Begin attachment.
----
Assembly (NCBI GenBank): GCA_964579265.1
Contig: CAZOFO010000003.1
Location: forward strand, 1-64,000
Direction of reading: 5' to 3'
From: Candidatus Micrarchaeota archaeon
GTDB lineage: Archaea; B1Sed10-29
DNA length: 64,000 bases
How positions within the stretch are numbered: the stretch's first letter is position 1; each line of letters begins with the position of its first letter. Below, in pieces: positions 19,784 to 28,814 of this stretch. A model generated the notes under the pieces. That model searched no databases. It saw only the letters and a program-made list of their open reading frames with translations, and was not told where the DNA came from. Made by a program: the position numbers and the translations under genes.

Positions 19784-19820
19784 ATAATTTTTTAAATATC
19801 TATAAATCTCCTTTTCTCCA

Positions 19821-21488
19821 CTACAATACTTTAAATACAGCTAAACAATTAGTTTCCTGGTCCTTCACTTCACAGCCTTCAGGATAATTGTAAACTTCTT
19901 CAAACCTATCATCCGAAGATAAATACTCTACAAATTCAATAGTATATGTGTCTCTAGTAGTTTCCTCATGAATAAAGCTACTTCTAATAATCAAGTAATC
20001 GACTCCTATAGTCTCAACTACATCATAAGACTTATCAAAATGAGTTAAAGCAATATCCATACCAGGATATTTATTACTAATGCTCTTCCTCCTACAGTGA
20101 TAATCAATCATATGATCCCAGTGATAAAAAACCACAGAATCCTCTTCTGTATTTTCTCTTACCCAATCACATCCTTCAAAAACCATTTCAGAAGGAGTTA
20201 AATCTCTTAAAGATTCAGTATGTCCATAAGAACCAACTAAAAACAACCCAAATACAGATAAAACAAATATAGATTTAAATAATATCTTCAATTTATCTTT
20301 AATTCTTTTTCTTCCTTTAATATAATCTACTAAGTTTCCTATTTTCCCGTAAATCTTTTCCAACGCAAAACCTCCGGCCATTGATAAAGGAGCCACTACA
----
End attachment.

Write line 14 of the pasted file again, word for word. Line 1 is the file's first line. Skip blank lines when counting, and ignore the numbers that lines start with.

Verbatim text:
19901 CAAACCTATCATCCGAAGATAAATACTCTACAAATTCAATAGTATATGTGTCTCTAGTAGTTTCCTCATGAATAAAGCTACTTCTAATAATCAAGTAATC